Table of contents

In the first article, we talked about test tools for your website. In this article, we’re going to continue and provide solutions for some of the most common issues when it comes to site speed/loading time.


There are a lot of plugins that will help you with cache in WordPress. I will go through some of my favorites.

WP Fastest Cache

It’s very simple to use. This is why I like it.

You install the plugin, activate it, enable cache, Gzip compression, Browser caching and you’re set.

Other features:

  • it allows you to preload posts, pages, categories
  • combine and minify for CSS, combine for JS
  • minify HTML

More features are available on the paid version. I’m perfectly ok using the free version and it goes really well with Autoptimize if you want to handle minify and combine separately.

Hyper Cache

It has more or less the same features that you will find in any cache plugin. The main thing is that it has a double cache for desktop and mobile version. This is great!

If you end up using something like wp_is_mobile() in your code, you know that it won’t work correctly when cached. This plugin will solve that issue because it will render each page and cache it individually for mobile and desktop.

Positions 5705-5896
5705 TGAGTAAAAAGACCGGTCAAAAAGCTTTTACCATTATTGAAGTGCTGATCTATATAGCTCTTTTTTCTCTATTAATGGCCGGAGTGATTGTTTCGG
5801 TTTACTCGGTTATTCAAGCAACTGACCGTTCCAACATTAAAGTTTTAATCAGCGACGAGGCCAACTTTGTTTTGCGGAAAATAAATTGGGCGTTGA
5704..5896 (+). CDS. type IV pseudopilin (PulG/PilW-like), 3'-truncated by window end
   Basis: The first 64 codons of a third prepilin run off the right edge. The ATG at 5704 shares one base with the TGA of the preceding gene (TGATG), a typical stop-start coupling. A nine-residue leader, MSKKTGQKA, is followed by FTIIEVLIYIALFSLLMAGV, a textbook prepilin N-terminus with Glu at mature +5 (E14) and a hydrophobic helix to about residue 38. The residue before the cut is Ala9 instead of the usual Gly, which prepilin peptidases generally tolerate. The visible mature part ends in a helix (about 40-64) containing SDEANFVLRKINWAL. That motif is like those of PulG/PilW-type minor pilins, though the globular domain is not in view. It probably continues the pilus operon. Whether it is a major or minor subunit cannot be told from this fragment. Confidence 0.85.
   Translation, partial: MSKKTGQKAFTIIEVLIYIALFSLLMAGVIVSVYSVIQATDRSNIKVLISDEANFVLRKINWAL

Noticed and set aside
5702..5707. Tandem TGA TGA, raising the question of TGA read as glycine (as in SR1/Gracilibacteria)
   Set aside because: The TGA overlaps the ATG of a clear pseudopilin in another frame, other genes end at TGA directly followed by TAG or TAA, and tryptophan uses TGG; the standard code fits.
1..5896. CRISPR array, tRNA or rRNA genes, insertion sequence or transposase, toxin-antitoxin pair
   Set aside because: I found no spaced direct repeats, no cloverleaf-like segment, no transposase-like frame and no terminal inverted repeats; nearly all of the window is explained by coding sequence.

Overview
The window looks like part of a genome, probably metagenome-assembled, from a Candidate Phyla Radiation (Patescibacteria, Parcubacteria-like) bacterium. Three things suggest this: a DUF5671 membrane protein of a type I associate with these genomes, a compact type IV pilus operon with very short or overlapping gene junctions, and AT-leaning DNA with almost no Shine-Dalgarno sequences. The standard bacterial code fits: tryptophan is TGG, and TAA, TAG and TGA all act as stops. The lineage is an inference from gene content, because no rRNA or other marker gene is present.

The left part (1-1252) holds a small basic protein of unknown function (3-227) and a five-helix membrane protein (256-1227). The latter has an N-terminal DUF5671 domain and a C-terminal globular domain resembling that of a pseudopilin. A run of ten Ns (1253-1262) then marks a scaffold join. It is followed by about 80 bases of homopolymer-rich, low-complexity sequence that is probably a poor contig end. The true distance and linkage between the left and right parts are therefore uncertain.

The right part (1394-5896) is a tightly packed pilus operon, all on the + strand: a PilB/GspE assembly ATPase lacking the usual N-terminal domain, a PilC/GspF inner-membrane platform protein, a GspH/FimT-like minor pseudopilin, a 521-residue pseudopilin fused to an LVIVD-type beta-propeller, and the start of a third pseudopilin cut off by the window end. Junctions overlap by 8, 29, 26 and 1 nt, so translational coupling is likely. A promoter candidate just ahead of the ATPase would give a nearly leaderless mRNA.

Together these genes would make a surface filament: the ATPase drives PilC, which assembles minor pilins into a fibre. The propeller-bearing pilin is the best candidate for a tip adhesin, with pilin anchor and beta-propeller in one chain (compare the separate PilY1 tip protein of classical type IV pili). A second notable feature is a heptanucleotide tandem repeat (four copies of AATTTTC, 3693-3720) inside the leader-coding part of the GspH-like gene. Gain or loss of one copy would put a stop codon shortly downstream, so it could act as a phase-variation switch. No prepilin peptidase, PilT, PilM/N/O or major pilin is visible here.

The plugin is very well optimized and uses only PHP to do the job and you will be able to use it on a hosting service with low resources.

Cache Enabler – WordPress Cache

This plugin has a different approach when it comes to caching the pages. It will create HTML static files for your pages and store them on the server. When your visitor access the page the server will deliver the static HTML and avoid any backend process that will require extra resources.

One reason to use this plugin is for the integration with “Optimus”.

“Optimus” it’s a plugin that will allow you to deliver .webp images into your pages and “Cache Enabler” will allow you to cache those pages. It will create 2 HTML files for each page: one with the standard images that you have and one with all images replaced to .webp.

Why does it need to do that? Because some browser will not read your .webp files and people will not see any images on those pages. This way “Cache Enabler” will deliver the correct cached version based on the visitor’s browser.


There are a lot of other cache plugins, but these are the top 3 most used by us.

Like any other thing, you might need to test with multiple cache plugins until you find the right one.


You will want to minify the CSS and JS files but also combine them into as few files as possible to get rid off those requests.

Some cache plugins already have this option (like WP Fastest Cache does), but I prefer to use a dedicated plugin for that.


This is my to go plugin when it comes to minify and combine.

Some of the features:

  • Optimize JS/CSS
  • Aggregate JS/CSS files
  • Exclude scripts/style files from Autoptimize. This is very useful because you’ll see that some functionalities might break and you want to remove those scripts from being combined. Same for style.